When compilers generate errors for a specific programming language, there's distinction between syntax & semantic errors. E.g. ) + f 3 has ill-formed syntax, but type checking is considered as part of semantic analysis.

My intuition tells me that, by setting more constraints on the language syntax, some semantic errors can become syntax errors. And my question is if there are any intrinsic differences between syntax and semantics? Or are they just checking performed on different levels, for example syntax checking is a rather local checking while semantic checking is global? Is there anything fundamental that makes semantics checking different from syntax checking? Is it possible to embed all semantic checking within syntax? Are there any theories related to these questions?

It may also be the case that my intuition is wrong - if that's the case, please also explain to me why that is wrong.


4 Answers 4


In the strictest sense, there is no real difference between syntax errors and semantics errors, at least as far as language theory is concerned: the only salient difference is the complexity of the automaton required to recognize that language, with, e.g.

  • Context-free languages only requiring pushdown automata (PDA)
  • General recursive languages requiring full Turing machines (TM)

If every "syntactic task" merely required pushdown automata and every "semantic task" something more, then the matter would be settled, but unfortunately there are many tasks that are associated with programming language syntax that cannot be handled by PDA alone, and conversely, some semantic tasks which seem to require only weak computation power. Still, the distinction provides some intuition.

Pragmatically, compilers are designed in phases, which makes managing the task of generating executable code manageable. I particularly like this diagram from the Compcert website.

Compcert Arch

Typically, the first 1-3 phases turn what is essentially a stream of bytes or tokens into something more naturally seen as a tree structure. Everything before the tree creation will be labelled as "syntax" and everything after as "semantics".

In C, the syntactic phases are typically tokenization, macro expansion and parsing, everything after that will be semantics. Again, opinions may differ, since there is no accepted formal distinction.

I think there's a larger discussion to be had about how to distinguish syntactic notions from semantic notions in the field of formal logic, but I'm not sure I feel qualified to have it.

  • $\begingroup$ Thanks for your reply! About the language theory perspective you mentioned, can I say argument like below? Since there's a compiler that accepts strings that pass syntax & semantics checking and rejects strings that don't, then it means there is such a program that can do this, which means there's a recursive language for it (even including things like type checking) $\endgroup$
    – Rui Liu
    May 15, 2018 at 20:35
  • $\begingroup$ Yes, that is a correct reasoning, any compiler which can accept or reject an input string that may represent a program is effectively a proof that the well-formed programs are a recursive language. $\endgroup$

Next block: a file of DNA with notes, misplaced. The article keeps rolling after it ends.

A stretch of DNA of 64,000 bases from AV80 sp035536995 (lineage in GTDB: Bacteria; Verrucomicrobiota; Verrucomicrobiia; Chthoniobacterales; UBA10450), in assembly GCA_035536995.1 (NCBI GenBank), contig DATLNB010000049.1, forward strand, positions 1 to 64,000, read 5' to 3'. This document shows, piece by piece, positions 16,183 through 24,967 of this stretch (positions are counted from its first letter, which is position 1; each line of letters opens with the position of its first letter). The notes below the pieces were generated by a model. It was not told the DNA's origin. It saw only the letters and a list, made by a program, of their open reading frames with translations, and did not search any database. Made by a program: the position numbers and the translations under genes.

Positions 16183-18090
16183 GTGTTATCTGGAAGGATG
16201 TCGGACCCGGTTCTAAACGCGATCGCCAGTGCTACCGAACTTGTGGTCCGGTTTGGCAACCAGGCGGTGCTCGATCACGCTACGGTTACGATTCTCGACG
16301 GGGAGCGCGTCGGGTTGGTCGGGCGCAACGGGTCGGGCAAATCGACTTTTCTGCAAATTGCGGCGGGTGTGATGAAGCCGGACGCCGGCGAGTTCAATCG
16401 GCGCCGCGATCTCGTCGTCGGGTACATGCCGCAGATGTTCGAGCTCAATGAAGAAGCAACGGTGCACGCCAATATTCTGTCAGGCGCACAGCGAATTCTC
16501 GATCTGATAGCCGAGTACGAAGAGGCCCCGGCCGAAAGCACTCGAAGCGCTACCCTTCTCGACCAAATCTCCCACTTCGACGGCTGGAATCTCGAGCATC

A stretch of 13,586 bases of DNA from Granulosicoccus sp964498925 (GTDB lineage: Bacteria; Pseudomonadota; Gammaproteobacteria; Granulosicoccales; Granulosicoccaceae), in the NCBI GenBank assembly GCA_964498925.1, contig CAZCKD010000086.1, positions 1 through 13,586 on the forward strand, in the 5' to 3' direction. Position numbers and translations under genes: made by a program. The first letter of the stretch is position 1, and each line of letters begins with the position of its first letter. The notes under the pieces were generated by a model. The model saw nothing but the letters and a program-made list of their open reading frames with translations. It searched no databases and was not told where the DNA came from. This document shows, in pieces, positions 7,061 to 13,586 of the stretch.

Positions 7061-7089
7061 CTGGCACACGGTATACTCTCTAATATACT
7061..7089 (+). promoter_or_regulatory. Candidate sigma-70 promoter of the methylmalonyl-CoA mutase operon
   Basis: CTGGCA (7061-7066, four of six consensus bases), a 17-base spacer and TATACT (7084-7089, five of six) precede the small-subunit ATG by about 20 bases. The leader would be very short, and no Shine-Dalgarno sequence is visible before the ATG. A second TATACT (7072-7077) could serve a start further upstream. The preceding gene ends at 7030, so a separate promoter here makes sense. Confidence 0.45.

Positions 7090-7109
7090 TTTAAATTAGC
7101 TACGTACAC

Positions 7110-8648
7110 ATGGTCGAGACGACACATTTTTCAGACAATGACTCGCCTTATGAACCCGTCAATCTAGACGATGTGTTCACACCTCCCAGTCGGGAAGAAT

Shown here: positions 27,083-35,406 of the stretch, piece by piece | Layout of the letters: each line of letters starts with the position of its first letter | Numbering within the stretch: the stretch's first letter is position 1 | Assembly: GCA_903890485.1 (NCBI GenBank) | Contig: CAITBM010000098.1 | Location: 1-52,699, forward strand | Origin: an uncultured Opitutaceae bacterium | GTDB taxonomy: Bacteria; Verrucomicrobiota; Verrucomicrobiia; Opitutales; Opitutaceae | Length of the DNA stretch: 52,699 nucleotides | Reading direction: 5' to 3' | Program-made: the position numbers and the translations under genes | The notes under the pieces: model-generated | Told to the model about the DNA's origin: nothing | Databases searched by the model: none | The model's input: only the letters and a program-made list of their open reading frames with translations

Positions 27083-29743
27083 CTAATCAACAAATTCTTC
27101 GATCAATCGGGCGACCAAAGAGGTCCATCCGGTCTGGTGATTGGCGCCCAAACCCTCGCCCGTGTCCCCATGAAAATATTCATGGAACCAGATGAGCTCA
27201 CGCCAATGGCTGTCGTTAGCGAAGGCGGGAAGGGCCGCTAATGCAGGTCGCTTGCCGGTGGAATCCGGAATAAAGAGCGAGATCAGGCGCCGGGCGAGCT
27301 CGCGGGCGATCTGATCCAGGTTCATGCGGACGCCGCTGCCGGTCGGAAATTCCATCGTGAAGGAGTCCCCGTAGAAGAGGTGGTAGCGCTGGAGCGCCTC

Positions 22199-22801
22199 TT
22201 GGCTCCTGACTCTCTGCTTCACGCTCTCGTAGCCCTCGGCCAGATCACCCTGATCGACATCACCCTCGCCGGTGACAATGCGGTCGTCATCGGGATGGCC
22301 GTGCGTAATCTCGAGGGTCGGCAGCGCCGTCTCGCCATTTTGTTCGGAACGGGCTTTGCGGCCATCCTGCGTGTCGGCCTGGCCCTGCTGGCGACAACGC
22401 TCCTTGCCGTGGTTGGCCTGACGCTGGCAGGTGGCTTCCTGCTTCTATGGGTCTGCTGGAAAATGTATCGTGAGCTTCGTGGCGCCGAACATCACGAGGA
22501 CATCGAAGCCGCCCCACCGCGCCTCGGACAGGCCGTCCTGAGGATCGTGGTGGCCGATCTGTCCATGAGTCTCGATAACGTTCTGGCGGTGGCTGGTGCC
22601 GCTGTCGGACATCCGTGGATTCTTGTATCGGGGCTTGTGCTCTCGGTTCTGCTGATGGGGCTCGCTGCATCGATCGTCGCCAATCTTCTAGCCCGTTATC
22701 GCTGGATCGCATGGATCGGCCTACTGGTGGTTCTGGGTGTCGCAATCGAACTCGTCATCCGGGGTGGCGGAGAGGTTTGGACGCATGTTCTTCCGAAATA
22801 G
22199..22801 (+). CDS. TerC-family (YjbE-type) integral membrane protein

– cody
    May 15, 2018 at 22:24

It is hard to say. The boundary between "syntactic errors" and "static semantic errors" can be really blurred.

One appropriate example would be Curry-style (extrinsic typing) and Church-style (intrinsic typing) variants of the same programming language, say System F. Failing to include type annotations in the Church-style variant of the language would be a syntactic error as well as a semantic error (because types are a part of the syntax and the semantics), while failing to include them in the Curry-style variant might or might not be a semantic error (type inference for System F is undecidable, so who knows if this is an error), but never a syntax error.

Now you'd see that, in many cases, it's hard to draw the line between certain classes of static semantic and syntactic errors. We might like to think of syntactically incorrect programs as "not even wrong" and semantically incorrect programs as "meaningless", but there are certain tricky cases. You can check for re-declaration of variables in either the parsing (I'm actually not sure but theoretically should be possible) or the static semantic check phase. Is it a syntactic or semantic issue? I don't know. It depends on the formal description of syntax and semantics if there exists one, but in the absence of one it all becomes very difficult.


In computer science, a syntax error is an error in the syntax of a sequence of characters or tokens that is intended to be written in a particular programming language. For compiled languages, syntax errors are detected at compile-time. A program will not compile until all syntax errors are corrected. For interpreted languages, however, a syntax error may be detected during program execution, and an interpreter’s error messages might not differentiate syntax errors from errors of other kinds. If there is a semantic error in your program, it will run successfully in the sense that the computer will not generate any error messages. However, your program will not do the right thing. It will do something else. Specifically, it will do what you told it to do. The problem is that the program you wrote isn’t the program that you planned to write. The meaning of the program is wrong. Identifying semantic errors can be tricky because it requires you to work backward by looking at the output of the program and trying to figure out what it’s doing.


To simplify all that I've read about, basically: The syntax of a programming language is a collection of rules to specify the structure or form of code whereas semantics refers to the interpretation of the code or the associated meaning of the symbols, characters or any part of a program.



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